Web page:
One sad feature of our modern culture is that meditation has become identified more with nonChristian systems of thought than with biblical Christianity. Even among believers, the practice of meditation is often more closely associated with yoga, transcendental meditation, relaxation therapy, or the New Age Movement. Because meditation is so prominent in many spiritually counterfeit groups and movements, some Christians are uncomfortable with the whole subject and suspicious of those who engage in it. But we must remember that meditation is both commanded by God and modeled by the Godly in Scripture. Just because a cult uses the cross as a symbol doesn’t mean the Church should cease to use it. In the same way, we shouldn’t discard or be afraid of scriptural meditation simply because the world has adapted it for its own purposes.
The kind of meditation encouraged in the Bible differs from other kinds of meditation in several ways. While some advocate a kind of meditation in which you do your best to empty your mind, Christian meditation involves filling your mind with God and truth. For some, meditation is an attempt to achieve complete mental passivity, but biblical meditation requires constructive mental activity. Worldly meditation employs visualization techniques intended to “create your own reality.” And while Christian history has always had a place for the sanctified use of our God-given imagination in meditation, imagination is our servant to help us meditate on things that are true (Philippians 4:8). Furthermore, instead of “creating our own reality” through visualization, we link meditation with prayer to God and responsible, Spirit-filled human action to effect changes.
In addition to these distinctives, let’s define meditation as deep thinking on the truths and spiritual realities revealed in Scripture for the purposes of understanding, application, and prayer. Meditation goes beyond hearing, reading, studying, and even memorizing as a means of taking in God’s Word. A simple analogy would be a cup of tea. You are the cup of hot water and the intake of Scripture is represented by the tea bag. Hearing God’s Word is like one dip of the tea bag into the cup. Some of the tea’s flavor is absorbed by the water, but not as much as would occur with a more thorough soaking of the bag. In this analogy, reading, studying, and memorizing God’s Word are represented by additional plunges of the tea bag into the cup. The more frequently the tea enters the water, the more effect it has. Meditation, however, is like immersing the bag completely and letting it steep until all the rich tea flavor has been extracted and the hot water is thoroughly tinctured reddish brown.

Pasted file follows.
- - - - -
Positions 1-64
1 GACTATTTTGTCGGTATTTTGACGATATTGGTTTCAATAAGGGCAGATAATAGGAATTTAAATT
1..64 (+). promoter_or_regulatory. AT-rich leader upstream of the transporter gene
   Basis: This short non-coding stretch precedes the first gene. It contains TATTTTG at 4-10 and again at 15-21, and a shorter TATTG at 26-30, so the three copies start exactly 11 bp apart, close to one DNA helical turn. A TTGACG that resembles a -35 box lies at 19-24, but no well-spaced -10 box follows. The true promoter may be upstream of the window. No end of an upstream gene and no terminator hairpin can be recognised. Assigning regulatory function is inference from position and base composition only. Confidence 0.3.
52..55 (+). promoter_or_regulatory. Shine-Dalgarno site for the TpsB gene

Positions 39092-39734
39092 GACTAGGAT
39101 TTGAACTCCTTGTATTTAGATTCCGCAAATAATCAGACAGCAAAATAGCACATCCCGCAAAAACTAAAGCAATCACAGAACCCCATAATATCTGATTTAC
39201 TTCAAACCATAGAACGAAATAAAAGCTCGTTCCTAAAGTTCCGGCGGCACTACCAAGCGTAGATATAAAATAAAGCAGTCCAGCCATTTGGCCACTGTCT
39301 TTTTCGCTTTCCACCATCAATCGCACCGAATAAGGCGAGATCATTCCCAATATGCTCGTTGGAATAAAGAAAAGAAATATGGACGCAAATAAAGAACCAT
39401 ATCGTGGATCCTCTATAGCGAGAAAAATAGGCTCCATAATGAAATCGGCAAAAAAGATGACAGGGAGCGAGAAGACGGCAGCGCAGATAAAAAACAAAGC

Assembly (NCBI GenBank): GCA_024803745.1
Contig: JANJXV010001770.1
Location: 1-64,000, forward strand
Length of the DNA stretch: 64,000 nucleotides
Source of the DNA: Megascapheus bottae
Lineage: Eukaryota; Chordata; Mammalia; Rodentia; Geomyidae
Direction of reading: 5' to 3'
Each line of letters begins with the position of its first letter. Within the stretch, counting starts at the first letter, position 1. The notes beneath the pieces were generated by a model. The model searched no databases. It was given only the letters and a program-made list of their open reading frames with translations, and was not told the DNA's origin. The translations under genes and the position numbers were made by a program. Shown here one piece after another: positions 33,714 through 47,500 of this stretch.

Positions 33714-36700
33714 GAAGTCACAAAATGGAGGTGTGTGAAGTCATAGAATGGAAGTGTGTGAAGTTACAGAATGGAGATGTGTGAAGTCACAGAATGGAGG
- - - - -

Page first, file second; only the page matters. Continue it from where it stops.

Joshua 1:8 and the Promise of Success
There is a specific scriptural connection between success and the practice of meditation on God’s Word found in Joshua 1:8. As the Lord was commissioning Joshua to succeed Moses as the leader of His people, He told him, “Do not let this Book of the Law depart from your mouth; meditate on it day and night, so that you may be careful to do everything written in it. Then you will be prosperous and successful.”
We must remember that the prosperity and success the Lord speaks of here is prosperity and success in His eyes and not necessarily in the world’s. From a New Testament perspective we know that the main application of this promise would be to the prosperity of the soul and spiritual success (though some measure of success in our human endeavors would ordinarily occur as well when we live according to God’s wisdom). Having made that qualification, however, let’s not lose sight of the relationship between meditation on God’s Word and success.
True success is promised to those who meditate on God’s Word, who think deeply on Scripture, not just at one time each day, but at moments throughout the day and night. They meditate so much that Scripture saturates their conversation. The fruit of their meditation is action. They do what they find written in God’s Word and as a result God prospers their way and grants success to them.